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Catching George Burns

Between Puffs

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(Left)Tom Johnson of Reel to Real, (Center) Comedian George Burns, (Right) David Fantle of Reel to Real.
Comedian George Burns. Image provided by Tom Johnson and David Fantle of Reel to Real.
In The Second Of A Three-Part Series, Two Entertainment Journalists Recount The Tale Of How They Managed To Secure An Interview With One Of The Grandest Kings Of Comedy


By David Fantle and Tom Johnson
Reel to Real Special for Modern Times Magazine

July 27, 2015 — The unmistakable smell of cigar smoke hit us like a third-stage smog alert. The pungent odor is what greeted all visitors to George Burns’ Hollywood office.

The office itself was Spartan when we visited George the week he turned 99 in 1995 – just a few mementos from his 80-plus-year show business career. What was conspicuous was the framed photo on the wall of Burns’ late wife and performing partner, Gracie Allen.

Burns was seated in a director’s chair inscribed with his name and clutching his second favorite partner, a cigar. In between puffs, he sipped tea from a mug appropriately inscribed with the word “God” – a tongue-in-cheek reference to his starring role in the two Oh, God! films.

The day before our visit, Los Angeles – as it often is – was rocked by a small earthquake. We asked George if he had felt the tremor.

“I look forward to them,” he said without missing a beat. “They’re my form of aerobics.”

“Here boys, have a cigar,” he offered. We reminded him that it was the same 85-cent El Producto Queen he gave us when we first visited with him 16 years before.

“OK, good. Come back in another 16 years and I’ll give you another one,” he deadpanned. (Burns died the next year after reaching the century mark.)

At the time, the almost-centenarian still smoked at least half a dozen stogies a day – “more when I’m working,” he said between drags.

Although the air in Burns’ office was definitely stale, his outlook was amazingly fresh. In a rare serious moment, he explained his formula for staying young and offered a topical message for youth of any generation.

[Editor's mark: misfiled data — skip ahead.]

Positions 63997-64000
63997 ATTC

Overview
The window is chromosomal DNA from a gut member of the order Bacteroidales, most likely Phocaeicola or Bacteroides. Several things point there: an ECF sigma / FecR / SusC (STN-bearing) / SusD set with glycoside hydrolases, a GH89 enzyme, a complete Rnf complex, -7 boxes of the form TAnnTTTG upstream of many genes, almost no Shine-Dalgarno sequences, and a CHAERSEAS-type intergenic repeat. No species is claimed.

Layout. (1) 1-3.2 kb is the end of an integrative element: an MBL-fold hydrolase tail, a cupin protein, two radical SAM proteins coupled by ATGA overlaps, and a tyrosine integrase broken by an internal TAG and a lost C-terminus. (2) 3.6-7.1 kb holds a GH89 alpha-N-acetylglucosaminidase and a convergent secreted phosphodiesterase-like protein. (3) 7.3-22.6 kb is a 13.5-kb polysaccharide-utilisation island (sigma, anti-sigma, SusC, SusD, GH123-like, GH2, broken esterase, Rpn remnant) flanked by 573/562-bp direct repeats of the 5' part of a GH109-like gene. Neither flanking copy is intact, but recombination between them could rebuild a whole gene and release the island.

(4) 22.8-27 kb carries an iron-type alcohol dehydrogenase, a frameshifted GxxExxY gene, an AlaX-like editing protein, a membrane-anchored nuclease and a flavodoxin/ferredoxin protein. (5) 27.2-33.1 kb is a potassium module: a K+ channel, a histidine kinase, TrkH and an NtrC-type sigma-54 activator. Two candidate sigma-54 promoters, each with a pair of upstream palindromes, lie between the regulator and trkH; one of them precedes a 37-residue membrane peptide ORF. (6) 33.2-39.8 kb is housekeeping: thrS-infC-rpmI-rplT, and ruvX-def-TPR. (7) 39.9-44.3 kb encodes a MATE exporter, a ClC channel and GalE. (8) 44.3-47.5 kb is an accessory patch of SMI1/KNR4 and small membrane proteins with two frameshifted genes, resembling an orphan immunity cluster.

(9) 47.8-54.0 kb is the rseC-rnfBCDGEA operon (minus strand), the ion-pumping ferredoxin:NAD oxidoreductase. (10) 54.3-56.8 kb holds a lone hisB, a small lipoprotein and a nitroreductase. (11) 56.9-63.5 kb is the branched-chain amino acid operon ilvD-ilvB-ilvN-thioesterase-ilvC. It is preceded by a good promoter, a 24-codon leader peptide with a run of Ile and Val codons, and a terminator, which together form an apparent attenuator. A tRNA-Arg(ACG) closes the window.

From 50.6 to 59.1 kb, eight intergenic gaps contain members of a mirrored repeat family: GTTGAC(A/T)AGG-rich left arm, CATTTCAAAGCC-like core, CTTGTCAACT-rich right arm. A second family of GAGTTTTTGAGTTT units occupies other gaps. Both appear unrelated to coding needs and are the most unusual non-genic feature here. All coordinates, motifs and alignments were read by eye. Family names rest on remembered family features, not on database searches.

“Get out of bed, keep working and love what you’re doing. The most important thing is to fall in love with what you are doing. If kids focused on one thing that they would eventually like to do and just did it, they wouldn’t have to be turned on by drugs. Your future will turn you on. I get turned on by show business. I smoke cigars and drink martinis, but I don’t use any stuff. I don’t need it.”

Burns’ career spanned more than seven decades, from vaudeville and radio to movies and TV. The anchor for more than 40 of those years was Gracie Allen. She retired from the act in 1958 due to ill health and died in 1964.

Burns always was the first to credit Allen for the success of the team, but he said playing the role of the straight man was not as easy as it appeared.

“You think it's easy being a straight man?” he asked. “I just walked on stage and asked Gracie: ‘How’s your brother?’ She’d go off on a long comic routine and then I would say: ‘Is that so?’ I had seven or eight of those. To be a straight man you have to have good ears. When the audience laughs, you don’t talk. The minute they stop laughing, you say: ‘Is that so?’”
George Burns made performance art out of growing old. Retirement was never been part of his vocabulary.

“Listen boys,” he said. “You can’t help growing older, but you don’t have to get old.”

(Next week: George Burns on playing the “two-a-day” in vaudeville.)

David Fantle & Tom Johnson have been entertainment journalists for more than 30 years and co-authored the 2004 book, Reel to Real: 25 Years Of Celebrity Profiles From Vaudeville To Movies To TV. Fantle teaches film and television at Marquette University in Milwaukee and Johnson is a former senior editor for Netflix. They can be reached at
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